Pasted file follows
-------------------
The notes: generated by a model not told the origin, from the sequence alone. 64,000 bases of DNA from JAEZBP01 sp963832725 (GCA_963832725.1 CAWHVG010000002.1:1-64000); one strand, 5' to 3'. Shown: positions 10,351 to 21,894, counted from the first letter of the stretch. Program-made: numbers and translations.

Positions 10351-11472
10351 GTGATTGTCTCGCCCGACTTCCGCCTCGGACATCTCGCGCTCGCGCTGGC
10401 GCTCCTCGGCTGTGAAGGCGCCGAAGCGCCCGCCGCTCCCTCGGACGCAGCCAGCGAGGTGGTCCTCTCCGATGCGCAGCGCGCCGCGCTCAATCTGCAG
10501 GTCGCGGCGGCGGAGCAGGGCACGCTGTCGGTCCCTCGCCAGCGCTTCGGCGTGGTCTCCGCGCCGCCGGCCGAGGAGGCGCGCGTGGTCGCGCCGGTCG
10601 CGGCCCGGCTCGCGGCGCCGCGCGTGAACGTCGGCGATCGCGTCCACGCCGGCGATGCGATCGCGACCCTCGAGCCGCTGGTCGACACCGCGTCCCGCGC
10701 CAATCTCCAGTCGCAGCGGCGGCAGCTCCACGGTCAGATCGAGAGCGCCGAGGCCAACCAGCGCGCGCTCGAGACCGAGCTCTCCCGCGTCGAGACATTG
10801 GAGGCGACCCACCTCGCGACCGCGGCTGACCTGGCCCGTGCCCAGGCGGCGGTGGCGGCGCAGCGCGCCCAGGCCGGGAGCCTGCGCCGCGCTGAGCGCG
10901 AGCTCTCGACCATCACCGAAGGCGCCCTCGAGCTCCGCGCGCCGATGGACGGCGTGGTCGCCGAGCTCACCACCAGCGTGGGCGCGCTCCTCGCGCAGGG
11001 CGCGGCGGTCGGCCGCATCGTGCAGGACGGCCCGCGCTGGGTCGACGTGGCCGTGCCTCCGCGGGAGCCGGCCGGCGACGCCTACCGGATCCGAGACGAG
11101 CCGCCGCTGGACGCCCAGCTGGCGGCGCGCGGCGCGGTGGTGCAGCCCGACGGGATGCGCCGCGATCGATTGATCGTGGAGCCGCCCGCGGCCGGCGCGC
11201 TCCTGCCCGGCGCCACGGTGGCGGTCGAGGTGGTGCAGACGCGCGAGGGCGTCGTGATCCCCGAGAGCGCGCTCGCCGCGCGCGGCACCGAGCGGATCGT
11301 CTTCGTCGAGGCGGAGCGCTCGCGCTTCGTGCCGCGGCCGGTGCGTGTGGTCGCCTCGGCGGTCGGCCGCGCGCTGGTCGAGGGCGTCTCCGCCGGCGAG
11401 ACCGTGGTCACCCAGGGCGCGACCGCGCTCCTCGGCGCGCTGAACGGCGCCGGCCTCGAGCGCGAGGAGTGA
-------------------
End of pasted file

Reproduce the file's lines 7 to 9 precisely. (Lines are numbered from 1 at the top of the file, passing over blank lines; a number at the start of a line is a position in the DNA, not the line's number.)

10701 CAATCTCCAGTCGCAGCGGCGGCAGCTCCACGGTCAGATCGAGAGCGCCGAGGCCAACCAGCGCGCGCTCGAGACCGAGCTCTCCCGCGTCGAGACATTG
10801 GAGGCGACCCACCTCGCGACCGCGGCTGACCTGGCCCGTGCCCAGGCGGCGGTGGCGGCGCAGCGCGCCCAGGCCGGGAGCCTGCGCCGCGCTGAGCGCG
10901 AGCTCTCGACCATCACCGAAGGCGCCCTCGAGCTCCGCGCGCCGATGGACGGCGTGGTCGCCGAGCTCACCACCAGCGTGGGCGCGCTCCTCGCGCAGGG